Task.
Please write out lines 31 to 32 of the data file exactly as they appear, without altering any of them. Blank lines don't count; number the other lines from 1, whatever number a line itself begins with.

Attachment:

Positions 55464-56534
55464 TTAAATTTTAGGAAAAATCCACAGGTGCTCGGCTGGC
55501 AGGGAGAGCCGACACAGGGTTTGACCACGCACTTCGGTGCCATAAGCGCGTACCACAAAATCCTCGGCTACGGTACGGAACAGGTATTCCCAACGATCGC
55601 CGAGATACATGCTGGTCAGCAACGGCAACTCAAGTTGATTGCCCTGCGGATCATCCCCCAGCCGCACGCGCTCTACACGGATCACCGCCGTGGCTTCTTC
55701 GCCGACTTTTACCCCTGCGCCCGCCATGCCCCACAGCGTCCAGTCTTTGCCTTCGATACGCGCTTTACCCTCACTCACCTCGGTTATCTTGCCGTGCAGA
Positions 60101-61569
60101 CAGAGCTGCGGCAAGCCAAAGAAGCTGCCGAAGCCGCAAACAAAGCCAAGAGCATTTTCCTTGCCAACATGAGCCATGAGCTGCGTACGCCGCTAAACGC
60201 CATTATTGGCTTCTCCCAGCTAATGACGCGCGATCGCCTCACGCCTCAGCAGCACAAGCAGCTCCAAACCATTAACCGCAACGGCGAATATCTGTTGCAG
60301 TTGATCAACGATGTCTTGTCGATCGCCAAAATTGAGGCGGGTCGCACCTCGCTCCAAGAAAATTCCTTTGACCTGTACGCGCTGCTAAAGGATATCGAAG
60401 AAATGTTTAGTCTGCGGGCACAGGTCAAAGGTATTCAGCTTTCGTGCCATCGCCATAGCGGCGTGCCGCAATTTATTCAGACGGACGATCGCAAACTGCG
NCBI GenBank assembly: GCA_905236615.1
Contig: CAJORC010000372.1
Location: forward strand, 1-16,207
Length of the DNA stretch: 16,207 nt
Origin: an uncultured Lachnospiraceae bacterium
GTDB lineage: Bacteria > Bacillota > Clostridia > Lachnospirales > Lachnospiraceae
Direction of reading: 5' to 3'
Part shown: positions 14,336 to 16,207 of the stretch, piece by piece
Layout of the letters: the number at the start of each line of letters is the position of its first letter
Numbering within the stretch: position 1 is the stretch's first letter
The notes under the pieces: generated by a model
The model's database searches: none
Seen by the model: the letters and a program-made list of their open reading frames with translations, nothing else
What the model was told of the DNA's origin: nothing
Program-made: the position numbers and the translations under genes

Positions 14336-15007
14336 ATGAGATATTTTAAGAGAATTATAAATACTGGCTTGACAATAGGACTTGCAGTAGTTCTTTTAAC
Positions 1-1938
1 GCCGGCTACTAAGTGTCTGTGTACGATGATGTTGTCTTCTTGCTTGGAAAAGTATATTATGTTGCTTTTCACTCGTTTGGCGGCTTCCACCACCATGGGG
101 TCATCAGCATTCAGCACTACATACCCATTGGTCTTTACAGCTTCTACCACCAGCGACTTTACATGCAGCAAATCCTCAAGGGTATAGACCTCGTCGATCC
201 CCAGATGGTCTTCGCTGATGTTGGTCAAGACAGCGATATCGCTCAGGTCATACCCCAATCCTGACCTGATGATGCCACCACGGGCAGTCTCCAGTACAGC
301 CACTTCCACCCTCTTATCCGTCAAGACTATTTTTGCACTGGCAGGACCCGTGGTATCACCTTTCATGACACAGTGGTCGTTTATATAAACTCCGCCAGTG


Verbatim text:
201 CCAGATGGTCTTCGCTGATGTTGGTCAAGACAGCGATATCGCTCAGGTCATACCCCAATCCTGACCTGATGATGCCACCACGGGCAGTCTCCAGTACAGC
301 CACTTCCACCCTCTTATCCGTCAAGACTATTTTTGCACTGGCAGGACCCGTGGTATCACCTTTCATGACACAGTGGTCGTTTATATAAACTCCGCCAGTG